Perryman, DavidOKLAHOMA CITY – Incentives are provided in Oklahoma to encourage doctors to practice in rural areas, Tinker Air Force Base sponsors a high-tech educational incentive program that promotes science and engineering, and a measure introduced in the Legislature this year would authorize a tax exclusion for anyone from another state who moves to any Oklahoma County experiencing a population decline.

State Rep. David Perryman contends the state should provide school teachers with a financial incentive to remain in Oklahoma even though surrounding states offer more money.

The Chickasha Democrat has proposed an amendment to Senate Bill 20 that would exempt from state income taxes the first $40,000 in salary earned by any teacher “employed in an instructional capacity by a public school district located within this state…”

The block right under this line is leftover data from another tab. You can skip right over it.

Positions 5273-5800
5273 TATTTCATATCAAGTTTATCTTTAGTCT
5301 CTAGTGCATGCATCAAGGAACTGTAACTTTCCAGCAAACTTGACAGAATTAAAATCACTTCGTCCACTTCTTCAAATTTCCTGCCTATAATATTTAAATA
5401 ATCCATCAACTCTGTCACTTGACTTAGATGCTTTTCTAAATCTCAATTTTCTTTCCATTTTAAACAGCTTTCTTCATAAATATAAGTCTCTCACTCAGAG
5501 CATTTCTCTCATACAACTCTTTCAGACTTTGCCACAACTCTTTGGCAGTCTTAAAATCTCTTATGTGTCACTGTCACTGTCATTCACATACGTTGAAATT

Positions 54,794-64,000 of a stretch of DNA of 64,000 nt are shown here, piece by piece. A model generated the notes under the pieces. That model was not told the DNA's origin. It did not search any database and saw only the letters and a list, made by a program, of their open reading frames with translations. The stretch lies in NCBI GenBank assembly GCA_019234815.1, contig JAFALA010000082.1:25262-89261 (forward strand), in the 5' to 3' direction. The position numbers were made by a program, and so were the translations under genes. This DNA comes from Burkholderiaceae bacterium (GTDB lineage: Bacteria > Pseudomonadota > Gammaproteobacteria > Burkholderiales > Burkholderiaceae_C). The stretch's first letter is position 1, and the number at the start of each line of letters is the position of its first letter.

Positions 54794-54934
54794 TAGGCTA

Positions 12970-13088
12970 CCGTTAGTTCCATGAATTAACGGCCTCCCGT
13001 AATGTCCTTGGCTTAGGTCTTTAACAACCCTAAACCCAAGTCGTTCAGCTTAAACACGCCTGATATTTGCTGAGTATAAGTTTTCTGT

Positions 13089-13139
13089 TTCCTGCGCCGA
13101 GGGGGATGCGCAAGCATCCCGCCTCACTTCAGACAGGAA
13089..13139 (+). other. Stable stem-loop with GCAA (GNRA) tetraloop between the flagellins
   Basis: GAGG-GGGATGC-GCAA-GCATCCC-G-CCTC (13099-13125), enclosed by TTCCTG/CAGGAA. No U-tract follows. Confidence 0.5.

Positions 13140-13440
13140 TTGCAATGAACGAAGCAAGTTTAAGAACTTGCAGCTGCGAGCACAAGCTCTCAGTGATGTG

“Everyone at the State Capitol gives lip service to the claim that they are going to give classroom teachers a raise, but unfortunately it just never gets done,” Perryman said. “Frankly, it makes a good sound bite, but as soon as the cameras are turned off, it becomes evident that lip service is all that they want to give. This proposal is a genuine attempt to help classroom teachers. If we cannot afford raises, then we should provide income tax relief to teachers throughout the state. It would be a fair, across-the-board benefit.”

Oklahoma has approximately 42,000 classroom and resource (special ed) teachers, records indicate.